.mlx files are zip files that are mostly XML files, using the same kind of directory structure used by Microsoft .xlsx files -- OpenXML structures.
Any inserted code or text or controls are encoded as xml.
Any inserted equations are primarily encoded as xml, but a mathml equivalent of them is also included.
Any inserted images have coded by relationship identifiers, and the appropriate .rels file (which is more XML but with a different extension) gives a directory reference to a binary copy of the image -- the image itself is included in the .mlx structure, not just a filename reference to the image.
You could potentially compare by unzip the .mlx file and comparing files. You might, however, have some difficulty with relationship identifiers being different -- I see no attempt in the files to allocate a GUID to relationships so as to be able to compare them even if you did something like insert a new control in the middle.

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More Answers (4)

Teemu Sillanpää
Teemu Sillanpää on 22 Mar 2018
So with the change from readable content (text) to binary, live scripts / to achieve .m files with documentation built in feature is totally useless in normal working environment (>1 user).


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Markus Leuthold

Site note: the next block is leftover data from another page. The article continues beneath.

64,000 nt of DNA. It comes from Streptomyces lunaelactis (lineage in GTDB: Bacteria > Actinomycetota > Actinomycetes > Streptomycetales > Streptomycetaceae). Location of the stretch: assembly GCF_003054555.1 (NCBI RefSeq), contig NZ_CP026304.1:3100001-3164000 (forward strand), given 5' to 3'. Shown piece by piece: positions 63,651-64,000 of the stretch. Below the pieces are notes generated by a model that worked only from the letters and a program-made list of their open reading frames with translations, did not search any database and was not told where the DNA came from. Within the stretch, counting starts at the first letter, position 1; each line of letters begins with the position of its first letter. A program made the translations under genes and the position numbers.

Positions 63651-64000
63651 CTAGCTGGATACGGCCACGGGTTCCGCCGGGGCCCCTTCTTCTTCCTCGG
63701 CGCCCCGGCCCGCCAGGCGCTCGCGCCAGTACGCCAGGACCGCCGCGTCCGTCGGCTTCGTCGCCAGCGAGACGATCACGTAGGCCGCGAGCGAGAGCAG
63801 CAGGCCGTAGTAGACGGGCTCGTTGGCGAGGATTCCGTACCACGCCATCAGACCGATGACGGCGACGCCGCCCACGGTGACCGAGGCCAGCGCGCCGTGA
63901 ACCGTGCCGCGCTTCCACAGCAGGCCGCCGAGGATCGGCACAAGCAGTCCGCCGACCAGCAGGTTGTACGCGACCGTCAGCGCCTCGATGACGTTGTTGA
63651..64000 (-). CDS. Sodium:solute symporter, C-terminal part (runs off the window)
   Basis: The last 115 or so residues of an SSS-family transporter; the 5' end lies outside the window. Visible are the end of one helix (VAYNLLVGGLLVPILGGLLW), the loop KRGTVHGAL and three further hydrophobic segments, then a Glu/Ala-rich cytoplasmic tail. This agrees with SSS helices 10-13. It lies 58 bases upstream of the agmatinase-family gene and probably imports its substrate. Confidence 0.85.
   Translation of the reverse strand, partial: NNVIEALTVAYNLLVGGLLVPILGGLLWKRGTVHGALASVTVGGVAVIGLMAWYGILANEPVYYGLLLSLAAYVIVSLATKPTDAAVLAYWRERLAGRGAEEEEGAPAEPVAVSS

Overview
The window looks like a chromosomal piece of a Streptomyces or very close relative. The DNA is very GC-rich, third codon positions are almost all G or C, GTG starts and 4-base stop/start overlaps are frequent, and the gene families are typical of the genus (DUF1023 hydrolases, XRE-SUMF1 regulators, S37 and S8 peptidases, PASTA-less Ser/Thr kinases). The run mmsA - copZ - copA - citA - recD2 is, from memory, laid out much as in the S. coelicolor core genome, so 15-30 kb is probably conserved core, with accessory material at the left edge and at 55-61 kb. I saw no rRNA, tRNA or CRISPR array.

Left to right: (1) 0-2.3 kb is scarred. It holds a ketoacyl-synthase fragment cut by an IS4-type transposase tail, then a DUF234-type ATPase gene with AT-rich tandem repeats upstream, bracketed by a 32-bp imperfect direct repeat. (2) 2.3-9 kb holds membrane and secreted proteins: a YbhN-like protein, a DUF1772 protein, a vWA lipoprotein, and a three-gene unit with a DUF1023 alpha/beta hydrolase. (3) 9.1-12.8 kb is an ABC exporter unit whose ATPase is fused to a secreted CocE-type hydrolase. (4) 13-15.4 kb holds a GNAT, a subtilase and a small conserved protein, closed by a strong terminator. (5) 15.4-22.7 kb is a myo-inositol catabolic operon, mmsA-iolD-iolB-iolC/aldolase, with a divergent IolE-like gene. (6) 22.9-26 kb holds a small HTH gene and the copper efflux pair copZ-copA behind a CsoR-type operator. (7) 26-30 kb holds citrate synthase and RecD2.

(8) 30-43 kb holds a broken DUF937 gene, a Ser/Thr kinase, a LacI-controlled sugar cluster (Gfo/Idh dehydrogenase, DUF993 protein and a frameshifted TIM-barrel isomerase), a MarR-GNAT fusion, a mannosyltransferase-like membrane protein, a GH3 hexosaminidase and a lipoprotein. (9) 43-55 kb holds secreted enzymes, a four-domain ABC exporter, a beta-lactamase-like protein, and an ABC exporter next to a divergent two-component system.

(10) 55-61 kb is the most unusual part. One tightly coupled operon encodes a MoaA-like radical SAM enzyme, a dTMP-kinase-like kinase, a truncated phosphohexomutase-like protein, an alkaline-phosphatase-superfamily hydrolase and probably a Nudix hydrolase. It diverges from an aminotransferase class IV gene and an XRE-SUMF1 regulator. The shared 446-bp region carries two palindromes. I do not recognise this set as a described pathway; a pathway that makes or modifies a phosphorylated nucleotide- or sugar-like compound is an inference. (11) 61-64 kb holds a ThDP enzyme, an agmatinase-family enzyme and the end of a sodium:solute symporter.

Markus Leuthold on 1 Apr 2019
This is going into a completely wrong direction. Source code files must be text files. The toolchain does not only consist of Matlab, but many other such aus Github etc... which become unusable with these mlx files.
Unfortunately, there are already new features which are only available in the Live editor, but not in the classic editor or command window, such as tab completion via functionSignatures.json

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Walter Roberson
Walter Roberson on 1 Apr 2019
I used to rail against web pages with images because "Source code files must be text files!", and you couldn't copy and paste the representation of images. I lost that fight, Tools evolved.
I also appear to have lost the fight against CSS...

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Richard Crozier